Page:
Location: 60°-69°N 124°-141°W
The name Yukon comes from the Indian "diuke-on" meaning "clean water". The Yukon Territory is almost twice the size of the United Kingdom.

Kluane National Park

Kluane National Park is located in a land of mountains and glaciers, in Canada's far north. It is home to huge icefields, forests, grizzly bears, and all kinds of wildlife. Serious hikers and climbers frequent the park.

St Elias Mountains

The ice-covered peaks of the St Elias Mountains can be seen from the Alaska Highway, almost 160 km (100 mi.) away, beyond the Kluane Range (up to 2500 m (8205 ft)).

Dawson City, Canada

Whitehorse, Canada

Yukon Circle Route

The approximately 1500 km (930 mi.) long Yukon Circle Route makes use of three highways, the Klondike Highway, the Top of the World Highway and the Alaska Highway, each a heady mixture of exciting scenery and historical fascination.


Top of the World Highway

Traveling down the Top of the World Highway.
The Top of the World Highway owes its name to the many plateau and ranges of hills - mainly above the tree-line - over which it runs on its route between Dawson and then westward to Alaska. The border is passed after covering a 107 km (66 mi.) stretch of road with some of the most impressive panoramic views imaginable. From the border it is a further 181 km (112 mi.) to Tetlin Junction, where the Alaska Highway is reached.

Alaska Highway

The Alaska Highway stretches 2430 km from Dawson Creek, BC, to Fairbanks, Alaska. It is a major tourist route for independent travelers heading to the Yukon and Alaska.

Dempster Highway

The Dempster Highway passes through beautiful scenery of unspoiled wilderness. It is the only public road on the continent to go beyond the Arctic Circle, and runs from near Dawson City to Inuvik.

Yukon River

View of the Yukon River near Whitehorse.
Dominating influence over the entire Territory is the Yukon River, 3185 km (1979 mi.) from source to mouth and disgorging into the Bering Sea via an immense 30,000 sq. km (11,580 sq. mi.) delta in Alaska. Having its headwaters in the southern Yukon (Pelly River, Lewes River) the great waterway has a total catchment area of 855,000 sq. km (330,000 sq. mi.). It begins by flowing north through Whitehorse and Dawson City, then along the American Cordillera until, having reached the Arctic Circle, it makes its "big bend" to the west.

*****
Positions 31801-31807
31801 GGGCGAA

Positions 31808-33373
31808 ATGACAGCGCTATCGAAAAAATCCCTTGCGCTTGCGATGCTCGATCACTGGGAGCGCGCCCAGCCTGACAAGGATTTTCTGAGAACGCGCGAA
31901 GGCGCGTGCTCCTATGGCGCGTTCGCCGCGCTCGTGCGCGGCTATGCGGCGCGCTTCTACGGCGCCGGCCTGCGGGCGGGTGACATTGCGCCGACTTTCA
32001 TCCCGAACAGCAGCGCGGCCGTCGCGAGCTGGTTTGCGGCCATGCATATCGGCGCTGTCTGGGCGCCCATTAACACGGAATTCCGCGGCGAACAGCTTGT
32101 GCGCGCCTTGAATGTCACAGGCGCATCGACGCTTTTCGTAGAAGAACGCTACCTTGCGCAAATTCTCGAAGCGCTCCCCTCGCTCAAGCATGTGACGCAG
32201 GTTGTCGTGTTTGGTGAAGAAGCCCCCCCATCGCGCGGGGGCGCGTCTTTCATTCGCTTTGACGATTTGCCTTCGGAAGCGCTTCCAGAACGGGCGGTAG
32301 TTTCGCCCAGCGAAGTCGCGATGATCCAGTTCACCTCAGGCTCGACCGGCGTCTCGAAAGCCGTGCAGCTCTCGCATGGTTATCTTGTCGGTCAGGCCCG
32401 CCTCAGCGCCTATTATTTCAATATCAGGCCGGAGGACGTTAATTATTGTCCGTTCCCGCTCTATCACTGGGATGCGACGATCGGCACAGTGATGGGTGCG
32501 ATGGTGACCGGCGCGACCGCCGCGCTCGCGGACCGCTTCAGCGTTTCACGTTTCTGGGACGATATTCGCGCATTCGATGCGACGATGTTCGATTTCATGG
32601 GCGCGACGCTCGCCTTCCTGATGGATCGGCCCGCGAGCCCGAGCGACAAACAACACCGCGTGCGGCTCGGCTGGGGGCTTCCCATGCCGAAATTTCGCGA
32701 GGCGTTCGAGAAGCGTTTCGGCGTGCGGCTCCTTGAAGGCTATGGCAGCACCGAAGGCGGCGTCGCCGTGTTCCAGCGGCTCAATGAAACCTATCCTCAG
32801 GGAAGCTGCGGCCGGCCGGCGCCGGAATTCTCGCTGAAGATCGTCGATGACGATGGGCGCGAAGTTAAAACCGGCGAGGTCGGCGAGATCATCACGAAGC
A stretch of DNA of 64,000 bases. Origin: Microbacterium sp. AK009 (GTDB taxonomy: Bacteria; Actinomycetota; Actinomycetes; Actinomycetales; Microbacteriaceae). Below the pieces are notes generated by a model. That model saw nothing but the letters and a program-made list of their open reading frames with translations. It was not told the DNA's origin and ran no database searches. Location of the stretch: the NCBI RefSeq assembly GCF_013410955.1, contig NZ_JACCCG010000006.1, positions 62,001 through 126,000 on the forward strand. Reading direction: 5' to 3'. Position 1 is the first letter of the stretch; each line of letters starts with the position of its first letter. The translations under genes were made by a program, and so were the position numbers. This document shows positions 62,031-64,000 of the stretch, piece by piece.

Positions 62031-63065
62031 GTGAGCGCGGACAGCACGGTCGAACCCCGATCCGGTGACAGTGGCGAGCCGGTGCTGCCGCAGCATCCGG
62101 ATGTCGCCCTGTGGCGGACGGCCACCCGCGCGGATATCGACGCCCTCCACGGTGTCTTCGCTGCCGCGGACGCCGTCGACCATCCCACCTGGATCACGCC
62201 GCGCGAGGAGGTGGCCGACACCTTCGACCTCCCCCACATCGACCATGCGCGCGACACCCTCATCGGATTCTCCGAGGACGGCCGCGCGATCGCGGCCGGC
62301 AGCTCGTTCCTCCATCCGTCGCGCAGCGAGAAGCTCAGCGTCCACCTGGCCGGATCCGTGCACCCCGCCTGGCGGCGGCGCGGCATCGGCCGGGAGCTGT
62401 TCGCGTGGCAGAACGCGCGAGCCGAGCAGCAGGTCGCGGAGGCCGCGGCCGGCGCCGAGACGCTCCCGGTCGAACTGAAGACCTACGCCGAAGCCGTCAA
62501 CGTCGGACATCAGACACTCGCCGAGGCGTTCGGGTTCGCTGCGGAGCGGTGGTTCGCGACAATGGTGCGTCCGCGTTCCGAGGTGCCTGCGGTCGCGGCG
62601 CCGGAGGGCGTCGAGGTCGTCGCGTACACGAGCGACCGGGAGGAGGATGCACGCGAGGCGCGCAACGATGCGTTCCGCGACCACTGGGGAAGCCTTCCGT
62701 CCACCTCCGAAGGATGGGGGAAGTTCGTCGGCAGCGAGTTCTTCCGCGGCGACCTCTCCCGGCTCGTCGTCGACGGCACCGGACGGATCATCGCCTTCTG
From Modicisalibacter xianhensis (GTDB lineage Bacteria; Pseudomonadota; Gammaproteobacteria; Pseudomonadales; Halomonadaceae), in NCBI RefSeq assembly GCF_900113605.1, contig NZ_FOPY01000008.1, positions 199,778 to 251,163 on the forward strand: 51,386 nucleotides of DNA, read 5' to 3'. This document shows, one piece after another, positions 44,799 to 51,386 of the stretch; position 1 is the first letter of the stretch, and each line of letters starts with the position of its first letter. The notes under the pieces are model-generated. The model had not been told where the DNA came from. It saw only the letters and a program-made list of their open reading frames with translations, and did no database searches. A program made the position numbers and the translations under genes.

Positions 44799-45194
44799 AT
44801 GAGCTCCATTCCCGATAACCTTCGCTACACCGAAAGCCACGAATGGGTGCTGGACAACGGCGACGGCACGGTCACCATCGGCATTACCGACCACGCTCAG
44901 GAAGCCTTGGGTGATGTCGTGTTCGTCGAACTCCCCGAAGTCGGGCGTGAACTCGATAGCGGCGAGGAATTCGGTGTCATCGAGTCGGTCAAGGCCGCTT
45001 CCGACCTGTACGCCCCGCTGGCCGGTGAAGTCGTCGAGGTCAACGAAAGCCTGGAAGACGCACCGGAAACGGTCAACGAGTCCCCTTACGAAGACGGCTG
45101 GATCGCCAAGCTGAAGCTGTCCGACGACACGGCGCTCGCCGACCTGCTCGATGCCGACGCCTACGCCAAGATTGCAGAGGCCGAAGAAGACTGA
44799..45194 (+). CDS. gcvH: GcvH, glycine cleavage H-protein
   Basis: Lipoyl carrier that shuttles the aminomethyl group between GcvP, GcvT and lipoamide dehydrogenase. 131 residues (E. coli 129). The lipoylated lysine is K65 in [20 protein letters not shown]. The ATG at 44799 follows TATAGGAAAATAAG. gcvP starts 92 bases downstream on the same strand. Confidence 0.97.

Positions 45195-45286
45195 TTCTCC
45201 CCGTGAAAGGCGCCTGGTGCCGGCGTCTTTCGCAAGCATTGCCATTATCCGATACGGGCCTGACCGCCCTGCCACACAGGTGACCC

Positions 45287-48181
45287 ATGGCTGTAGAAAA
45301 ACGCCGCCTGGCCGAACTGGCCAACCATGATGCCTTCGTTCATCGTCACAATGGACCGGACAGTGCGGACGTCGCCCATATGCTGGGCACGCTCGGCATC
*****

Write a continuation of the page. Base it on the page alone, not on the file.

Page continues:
The Yukon is a gently flowing river, ice-covered from October to May. In summer melting snow causes it to flood. Made famous by the gold-rush at the end of the last century its best-known tributary the Klondike joins the Yukon River at Dawson.

Campbell Highway

Ivvavik National Park

Located in the northwest corner of the Yukon, Ivvavik National Park is noted for being a calving ground for Porcupine caribous. The park is also unique because it was never covered by glaciers.
Do to the remote location the only access to the park is by air.
Address: Western Arctic Field Unit, Box 1840, Inuvik, YK X0E0T0, Canada

Richardson Mountains

The Dempster Highway highway climbs up the slopes of the Richardson Mountains, almost bare of trees and covered in detritus and boulders. After crossing the high land of the Peel Plateau the road descends gradually to the plains of the Mackenzie Delta.

Vuntut National Park

Vuntut National Park covers 4,345sq/km in the northwest of the Yukon. The park protects land which is used by birds, muskrats, grizzly bears, black bears, wolves, wolverine, marten, mink, foxes, ground squirrels, lynx, moose, muskox, and numerous other animals.
Address: Box 19, Old Crow, YK Y1A2B5, Canada

Mayo - Binet House Interpretive Centre

Binet House Interpretive Centre in Mayo offers information on the geology of the area including displays on the bedrock, permafrost, and glaciers. The centre also features displays on the history of Mayo complete with historic photos.
Address: 304 Second Avenue, Mayo, YK Y0B1M0, Canada
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